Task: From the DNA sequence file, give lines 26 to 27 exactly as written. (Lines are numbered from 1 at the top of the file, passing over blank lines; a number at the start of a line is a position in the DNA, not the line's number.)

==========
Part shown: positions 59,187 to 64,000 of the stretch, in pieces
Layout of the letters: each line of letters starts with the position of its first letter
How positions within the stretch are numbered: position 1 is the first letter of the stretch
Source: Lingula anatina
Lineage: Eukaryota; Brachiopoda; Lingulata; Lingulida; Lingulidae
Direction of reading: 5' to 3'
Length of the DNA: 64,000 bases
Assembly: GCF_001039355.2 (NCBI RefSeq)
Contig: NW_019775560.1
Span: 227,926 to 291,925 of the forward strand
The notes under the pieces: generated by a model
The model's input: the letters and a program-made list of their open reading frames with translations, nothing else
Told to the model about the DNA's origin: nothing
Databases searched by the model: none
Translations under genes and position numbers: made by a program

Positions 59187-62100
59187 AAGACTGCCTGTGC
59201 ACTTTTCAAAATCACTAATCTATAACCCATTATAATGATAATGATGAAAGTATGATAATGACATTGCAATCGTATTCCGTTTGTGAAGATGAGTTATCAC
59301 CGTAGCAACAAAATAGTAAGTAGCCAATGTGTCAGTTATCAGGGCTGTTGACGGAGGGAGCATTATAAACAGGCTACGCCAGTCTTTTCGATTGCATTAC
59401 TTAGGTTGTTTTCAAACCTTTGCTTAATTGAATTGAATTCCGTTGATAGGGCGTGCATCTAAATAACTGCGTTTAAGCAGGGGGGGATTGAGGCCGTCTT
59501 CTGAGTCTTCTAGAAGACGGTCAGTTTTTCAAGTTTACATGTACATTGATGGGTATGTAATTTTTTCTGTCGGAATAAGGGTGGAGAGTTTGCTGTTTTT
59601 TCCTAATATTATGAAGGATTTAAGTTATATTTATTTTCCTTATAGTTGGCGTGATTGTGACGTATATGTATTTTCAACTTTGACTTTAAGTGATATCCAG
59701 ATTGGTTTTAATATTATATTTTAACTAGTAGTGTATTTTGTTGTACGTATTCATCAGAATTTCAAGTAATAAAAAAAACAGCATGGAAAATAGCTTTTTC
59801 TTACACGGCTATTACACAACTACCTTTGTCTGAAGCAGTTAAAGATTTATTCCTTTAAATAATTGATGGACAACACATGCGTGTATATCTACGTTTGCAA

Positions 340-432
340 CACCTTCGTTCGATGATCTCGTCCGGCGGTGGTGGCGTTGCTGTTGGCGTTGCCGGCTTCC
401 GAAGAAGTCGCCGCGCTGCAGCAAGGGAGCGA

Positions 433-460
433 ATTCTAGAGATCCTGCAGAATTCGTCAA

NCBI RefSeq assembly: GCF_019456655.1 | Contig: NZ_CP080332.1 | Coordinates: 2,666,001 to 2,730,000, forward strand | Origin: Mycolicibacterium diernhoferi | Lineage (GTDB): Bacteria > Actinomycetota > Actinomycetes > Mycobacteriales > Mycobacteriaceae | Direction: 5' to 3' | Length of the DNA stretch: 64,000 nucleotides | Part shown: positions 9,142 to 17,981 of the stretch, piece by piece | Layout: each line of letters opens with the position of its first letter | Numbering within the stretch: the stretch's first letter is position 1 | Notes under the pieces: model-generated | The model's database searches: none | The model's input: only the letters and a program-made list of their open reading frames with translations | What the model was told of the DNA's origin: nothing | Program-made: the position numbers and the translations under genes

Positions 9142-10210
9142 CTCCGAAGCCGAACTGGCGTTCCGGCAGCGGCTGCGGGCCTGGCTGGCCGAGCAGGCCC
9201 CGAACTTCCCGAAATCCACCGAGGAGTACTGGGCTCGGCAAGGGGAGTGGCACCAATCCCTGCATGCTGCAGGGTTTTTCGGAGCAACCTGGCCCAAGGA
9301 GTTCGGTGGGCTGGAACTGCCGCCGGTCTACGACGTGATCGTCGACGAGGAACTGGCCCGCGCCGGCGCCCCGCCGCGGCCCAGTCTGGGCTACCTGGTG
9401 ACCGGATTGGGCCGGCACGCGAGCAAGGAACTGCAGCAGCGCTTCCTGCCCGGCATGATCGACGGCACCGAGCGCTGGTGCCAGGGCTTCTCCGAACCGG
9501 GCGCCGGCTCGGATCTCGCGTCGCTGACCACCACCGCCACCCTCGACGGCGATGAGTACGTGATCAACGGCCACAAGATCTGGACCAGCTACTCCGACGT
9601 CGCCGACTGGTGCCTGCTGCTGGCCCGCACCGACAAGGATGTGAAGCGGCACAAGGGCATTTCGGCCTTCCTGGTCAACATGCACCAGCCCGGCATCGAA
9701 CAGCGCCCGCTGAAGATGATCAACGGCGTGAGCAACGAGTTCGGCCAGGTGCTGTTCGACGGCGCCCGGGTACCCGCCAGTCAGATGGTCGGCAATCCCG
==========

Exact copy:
340 CACCTTCGTTCGATGATCTCGTCCGGCGGTGGTGGCGTTGCTGTTGGCGTTGCCGGCTTCC
401 GAAGAAGTCGCCGCGCTGCAGCAAGGGAGCGA